Wednesday, 3 February 2016

Where does modern poverty come from?

Modern poverty is different from ancient poverty - and this is true whether we are talking about 'relative poverty' in The West (where the poor do not work, are overweight and tend to overuse drugs); and 'absolute poverty in the Third World (where people work long hours, are thin and malnourished, and cannot afford any inessentials).

200 years ago, the modern poor would have been dead.

In other words, as a generalisation, the people who are poorest nowadays would not have been alive in the past.

(Socialism probably got its start and its moral force from observing the 'new poor' - and misunderstanding their origin. Socialists assumed that the new poor had been immiserated by capitalism from the old prosperous working class. But they had in fact been created by saving some of the children of the poor from death: but saving them from death to only-just-subsist in extreme poverty.) 

In The West, instead of being part of a chronically unemployed/ sick/ unemployable and socially pathological underclass, the modern poor would have been long-since dead - probably in the womb or in early childhood; plus quite a lot more in the teens. 

In the Third World  - they modern poor would have been dead from infectious diseases, or predation, or starved to death, or by violence (all of which have now been significantly prevented or cured by importing technology and expertise and other resources from The West).

The average poor woman woman 200 years ago would have had close to zero children surviving to sexually fertile adulthood on average (no matter how many babies were born). And if she personally did not raise the children, they would even-more-certainly die.

Nowadays, even in the poorest areas the average woman can expect to raise a majority of her children.

And in The West, she can expect that very nearly as many children as she gives birth to, will reach adulthood in a condition to have their own children (even if she personally does not rear them, someone else will be paid to do so - and there is no limit to the number).  

This analysis seems to suggest that the problems of modern poverty are essentially ineradicable - since there is no compelling reason to believe, no precedent to assume, that the problems can be solved.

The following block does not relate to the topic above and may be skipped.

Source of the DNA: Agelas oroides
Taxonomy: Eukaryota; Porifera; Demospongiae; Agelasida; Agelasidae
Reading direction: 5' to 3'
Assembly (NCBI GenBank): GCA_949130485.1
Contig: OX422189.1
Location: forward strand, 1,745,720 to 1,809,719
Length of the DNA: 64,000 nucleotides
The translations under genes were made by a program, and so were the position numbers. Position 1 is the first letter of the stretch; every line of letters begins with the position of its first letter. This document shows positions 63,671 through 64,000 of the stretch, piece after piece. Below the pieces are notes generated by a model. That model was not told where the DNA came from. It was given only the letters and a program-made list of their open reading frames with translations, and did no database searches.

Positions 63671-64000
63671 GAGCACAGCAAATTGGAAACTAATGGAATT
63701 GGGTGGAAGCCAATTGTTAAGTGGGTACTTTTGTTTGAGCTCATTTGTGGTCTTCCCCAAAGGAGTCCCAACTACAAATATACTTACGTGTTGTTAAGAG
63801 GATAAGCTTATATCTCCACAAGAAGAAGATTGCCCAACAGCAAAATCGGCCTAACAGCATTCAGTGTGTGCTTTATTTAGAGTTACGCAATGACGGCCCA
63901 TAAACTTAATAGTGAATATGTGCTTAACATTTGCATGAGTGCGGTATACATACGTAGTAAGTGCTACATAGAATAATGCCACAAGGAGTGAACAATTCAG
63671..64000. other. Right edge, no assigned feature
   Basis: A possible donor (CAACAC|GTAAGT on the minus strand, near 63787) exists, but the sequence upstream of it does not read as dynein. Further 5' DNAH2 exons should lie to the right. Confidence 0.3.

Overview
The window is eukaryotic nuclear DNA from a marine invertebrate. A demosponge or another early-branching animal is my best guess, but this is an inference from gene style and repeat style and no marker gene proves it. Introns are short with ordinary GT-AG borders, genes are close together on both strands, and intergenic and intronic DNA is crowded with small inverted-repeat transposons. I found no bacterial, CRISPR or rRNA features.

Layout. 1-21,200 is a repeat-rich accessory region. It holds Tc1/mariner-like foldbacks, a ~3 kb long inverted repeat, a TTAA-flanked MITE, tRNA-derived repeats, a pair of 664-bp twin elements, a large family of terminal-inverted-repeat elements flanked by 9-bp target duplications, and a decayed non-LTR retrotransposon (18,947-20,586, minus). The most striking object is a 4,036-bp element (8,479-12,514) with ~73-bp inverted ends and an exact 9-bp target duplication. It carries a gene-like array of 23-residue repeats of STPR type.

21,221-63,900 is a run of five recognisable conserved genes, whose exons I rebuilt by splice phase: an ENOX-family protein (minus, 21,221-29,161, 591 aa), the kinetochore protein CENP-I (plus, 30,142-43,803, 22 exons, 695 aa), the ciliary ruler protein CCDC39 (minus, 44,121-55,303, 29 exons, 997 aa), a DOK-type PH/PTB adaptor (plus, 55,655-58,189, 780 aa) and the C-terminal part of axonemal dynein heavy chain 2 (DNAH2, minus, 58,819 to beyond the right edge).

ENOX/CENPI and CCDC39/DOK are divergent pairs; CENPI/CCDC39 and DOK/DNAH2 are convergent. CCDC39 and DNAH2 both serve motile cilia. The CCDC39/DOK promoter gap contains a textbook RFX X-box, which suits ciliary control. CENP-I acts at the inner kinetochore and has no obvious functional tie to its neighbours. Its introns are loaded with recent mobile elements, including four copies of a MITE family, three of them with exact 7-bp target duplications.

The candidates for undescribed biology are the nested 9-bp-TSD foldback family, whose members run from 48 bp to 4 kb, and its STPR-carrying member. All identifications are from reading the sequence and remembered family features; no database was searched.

Maybe they can be solved? - or substantially ameliorated? But, if we are hard-nosed and sceptical, we would have to acknowledge that that is just a wish and a hope, and - as yet - there is nothing at all to support the idea.   


  1. Agreed, Bruce.

    I have become a bit more hopeful for the poor, at least in the US, since opening my mind to what money actually is and what it actually does. The US has a sovereign fiat currency, but we run the country like it is still on the gold standard. I don't want to get too detailed here, but if the government stopped worrying about imaginary debt and started putting people to work, say repairing roads, building more infrastructure, etc. we could potentially reach full employment.

    I'm not suggesting socialism. The gov't would simply set minimum wage by offering public works jobs to unemployed people that want them. They would not compete with the private sector for labor, rather they would provide liquidity to the private sector labor market. Put a stop on all unemployment checks. Do away with welfare. Just fund jobs.

    I don't think this solves the more major problem of spiritual malaise breaking the world. However, I do think that people want to work and feel useful and that those that are employed will be less likely to abuse drugs and succumb to meaningless laziness.

    This may be far fetched, but it can be implemented in our current system unlike a lot suggestions I've heard out of the Austrian economist faction. I think they have good things to say, but they are so far off of where we already are.

  2. Well there are a few potential solutions to these kinds of problem but most or all of them are very morally dubious and lie well outside of today's 'Overton window'.

    I'm afraid the societal hospital is only likely to swell until there are not enough of us left to look after the modern poor.